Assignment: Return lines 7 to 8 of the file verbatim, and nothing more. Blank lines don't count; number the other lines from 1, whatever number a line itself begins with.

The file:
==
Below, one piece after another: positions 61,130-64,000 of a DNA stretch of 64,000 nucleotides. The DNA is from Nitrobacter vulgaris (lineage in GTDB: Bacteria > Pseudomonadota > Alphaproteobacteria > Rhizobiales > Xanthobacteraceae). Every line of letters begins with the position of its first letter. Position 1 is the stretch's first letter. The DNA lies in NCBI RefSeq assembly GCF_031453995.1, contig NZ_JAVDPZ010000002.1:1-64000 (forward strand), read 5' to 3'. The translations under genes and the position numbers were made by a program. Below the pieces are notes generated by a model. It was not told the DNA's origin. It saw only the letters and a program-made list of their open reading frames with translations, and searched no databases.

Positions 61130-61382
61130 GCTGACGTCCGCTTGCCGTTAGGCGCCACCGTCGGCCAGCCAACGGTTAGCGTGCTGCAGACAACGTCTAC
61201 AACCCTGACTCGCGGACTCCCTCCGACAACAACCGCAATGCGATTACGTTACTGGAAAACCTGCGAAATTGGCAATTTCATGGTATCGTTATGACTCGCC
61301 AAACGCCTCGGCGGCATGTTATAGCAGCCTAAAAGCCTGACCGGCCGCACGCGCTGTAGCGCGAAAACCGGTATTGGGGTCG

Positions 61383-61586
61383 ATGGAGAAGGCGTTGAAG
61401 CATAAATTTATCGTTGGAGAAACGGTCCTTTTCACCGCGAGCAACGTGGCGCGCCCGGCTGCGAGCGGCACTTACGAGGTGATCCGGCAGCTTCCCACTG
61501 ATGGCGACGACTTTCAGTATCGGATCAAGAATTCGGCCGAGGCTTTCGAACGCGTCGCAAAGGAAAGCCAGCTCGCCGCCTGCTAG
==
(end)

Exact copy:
61383 ATGGAGAAGGCGTTGAAG
61401 CATAAATTTATCGTTGGAGAAACGGTCCTTTTCACCGCGAGCAACGTGGCGCGCCCGGCTGCGAGCGGCACTTACGAGGTGATCCGGCAGCTTCCCACTG